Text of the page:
Friday, 15 March 2013

Project Responsibility Matrix - growing in importance

Just in case you need a refresh, a responsibility matrix is a tool used in general project management and is useful in iMedia project management especially when there are multiple projects with many people overlapping the tasks they have to perform. It can become confusing knowing who you are responsible to, who has the authority to vary your time allocation on projects and who is accountable for what. So if any of these aspects strike a chord with you, you might well benefit from drawing up a responsibility matrix for your project (especially if you are the project manager), or, asking your project manager to draw one up to help all of you if you are a team member.

If you need a template to help you, see the one that is in our book (MS Word format), Managing Interactive Media, Page 68, or, do a Google search for responsibility matrix template and choose one that will suit your needs. The project template attached is more for a project level. You might need a RACI Matrix where accountability for management functions at company level is more of a focus. You can search our blog here for more on RACI (Responsible, Accountable, Consulted, Informed).

It isn't easy achieving this matrix and you may meet resentment. It might help for you to understand what might lie behind this negativity. Accountability and responsibility for results have been equated with finger pointing (blame) if and when things go wrong. It's no wonder people shy away from accepting them. Kevan Hall describes the blame culture in Hannah Prevett's Sunday Times article (17.3.13). This negativity is easy to understand but not easy to overcome. You'll need all your negotiation powers to arrive at a solution especially if people have seen negative results in your organisation for accepting accountability and responsibility. Kevan suggests balancing a negative culture with a positive one where success is celebrated. Often successful projects are just accepted rather than celebrated. Is that true for you?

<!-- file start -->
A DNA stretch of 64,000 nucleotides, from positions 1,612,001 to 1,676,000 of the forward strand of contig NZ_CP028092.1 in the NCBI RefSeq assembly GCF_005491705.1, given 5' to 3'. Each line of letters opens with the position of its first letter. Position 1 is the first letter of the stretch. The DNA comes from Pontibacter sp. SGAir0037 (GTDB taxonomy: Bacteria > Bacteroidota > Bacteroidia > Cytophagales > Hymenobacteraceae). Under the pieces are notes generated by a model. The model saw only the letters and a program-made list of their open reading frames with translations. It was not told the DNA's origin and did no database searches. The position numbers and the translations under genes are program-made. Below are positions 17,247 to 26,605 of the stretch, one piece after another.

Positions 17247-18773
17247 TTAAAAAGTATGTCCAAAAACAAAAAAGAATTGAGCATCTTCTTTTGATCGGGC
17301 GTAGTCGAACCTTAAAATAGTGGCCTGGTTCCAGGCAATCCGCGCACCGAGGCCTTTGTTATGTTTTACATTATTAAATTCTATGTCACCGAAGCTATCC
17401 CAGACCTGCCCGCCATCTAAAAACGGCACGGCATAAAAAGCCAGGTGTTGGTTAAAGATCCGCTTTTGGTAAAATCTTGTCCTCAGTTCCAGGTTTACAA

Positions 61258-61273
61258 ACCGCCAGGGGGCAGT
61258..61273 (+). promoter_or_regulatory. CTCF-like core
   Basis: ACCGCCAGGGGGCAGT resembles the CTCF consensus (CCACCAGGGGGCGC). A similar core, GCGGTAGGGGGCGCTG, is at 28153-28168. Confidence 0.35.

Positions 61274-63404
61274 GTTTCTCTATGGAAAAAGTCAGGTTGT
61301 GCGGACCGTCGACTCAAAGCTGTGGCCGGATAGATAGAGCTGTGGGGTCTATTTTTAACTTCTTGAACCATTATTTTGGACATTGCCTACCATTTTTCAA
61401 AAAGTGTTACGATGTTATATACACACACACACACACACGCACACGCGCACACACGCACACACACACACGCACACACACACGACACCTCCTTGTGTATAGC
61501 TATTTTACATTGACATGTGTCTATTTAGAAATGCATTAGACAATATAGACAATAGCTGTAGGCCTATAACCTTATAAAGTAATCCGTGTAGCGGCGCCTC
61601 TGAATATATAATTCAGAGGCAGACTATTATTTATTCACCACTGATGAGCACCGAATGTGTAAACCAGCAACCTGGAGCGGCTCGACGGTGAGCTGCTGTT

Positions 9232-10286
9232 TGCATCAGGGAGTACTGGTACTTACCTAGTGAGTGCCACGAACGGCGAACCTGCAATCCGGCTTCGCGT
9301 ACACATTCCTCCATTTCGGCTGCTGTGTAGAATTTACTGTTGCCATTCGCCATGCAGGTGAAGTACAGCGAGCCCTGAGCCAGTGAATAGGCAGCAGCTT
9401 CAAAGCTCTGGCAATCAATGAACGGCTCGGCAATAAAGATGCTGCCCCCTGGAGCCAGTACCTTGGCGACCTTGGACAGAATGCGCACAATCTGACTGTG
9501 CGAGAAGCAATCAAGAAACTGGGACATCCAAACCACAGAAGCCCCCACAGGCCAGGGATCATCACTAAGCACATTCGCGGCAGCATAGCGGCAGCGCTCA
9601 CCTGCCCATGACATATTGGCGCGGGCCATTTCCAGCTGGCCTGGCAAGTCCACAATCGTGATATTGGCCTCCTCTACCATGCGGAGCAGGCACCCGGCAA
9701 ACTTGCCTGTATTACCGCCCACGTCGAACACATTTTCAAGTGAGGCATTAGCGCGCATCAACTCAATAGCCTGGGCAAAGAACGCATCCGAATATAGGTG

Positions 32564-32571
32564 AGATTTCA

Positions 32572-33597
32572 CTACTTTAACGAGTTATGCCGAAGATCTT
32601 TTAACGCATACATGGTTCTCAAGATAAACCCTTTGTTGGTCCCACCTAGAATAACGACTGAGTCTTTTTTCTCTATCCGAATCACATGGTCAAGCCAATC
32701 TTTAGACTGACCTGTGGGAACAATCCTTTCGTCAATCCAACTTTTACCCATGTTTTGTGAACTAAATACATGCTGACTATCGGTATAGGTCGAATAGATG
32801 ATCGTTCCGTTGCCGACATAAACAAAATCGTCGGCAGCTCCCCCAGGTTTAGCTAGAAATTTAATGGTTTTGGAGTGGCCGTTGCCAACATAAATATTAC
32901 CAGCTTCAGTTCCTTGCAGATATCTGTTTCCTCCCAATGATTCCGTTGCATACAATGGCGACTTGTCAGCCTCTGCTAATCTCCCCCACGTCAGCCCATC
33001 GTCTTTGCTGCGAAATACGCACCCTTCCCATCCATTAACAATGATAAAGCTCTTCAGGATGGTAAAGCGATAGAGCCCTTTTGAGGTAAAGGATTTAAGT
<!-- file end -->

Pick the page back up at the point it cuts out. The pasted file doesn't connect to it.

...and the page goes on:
The importance of your ability to influence those around and above you is highlighted by Tristan Wember in the Leadership Thoughts blog (mid February 2013). He gives some sound advice and demonstrates what can go wrong in his case study if you use a threat/blame culture.

Well then, is using responsibility matrix growing in importance? It would appear so. Many job descriptions for management positions, especially Project Managers, are mentioning the use of these matrices/processes as a skill that is wanted. This includes iMedia Project management positions. It is good to note that there is more parity between the older team leader concept used in emerging iMedia companies and general project management now. As a confirmation, take a look at aamanyire’s article, in ProjectSmart, Competencies Every Project Manager Should Have (25.2.13). The responsibility matrix is mentioned under processes and people skills. It's nice to have it located in the other skills you need as an iMedia Project manager too.

This description may well serve you as confirmation of the importance of your role and one that is at management level, particularly if you have an annual review - as long as you are covered for the other skills too.

1 comment:

  1. After thinking over for quite a while about whether to go for PMP or SCRUM certification, I opted for a PMP prep course , Instructer was too good and I passed with relative ease. Looking forwards to apply what I learned in PMP classes in my company.

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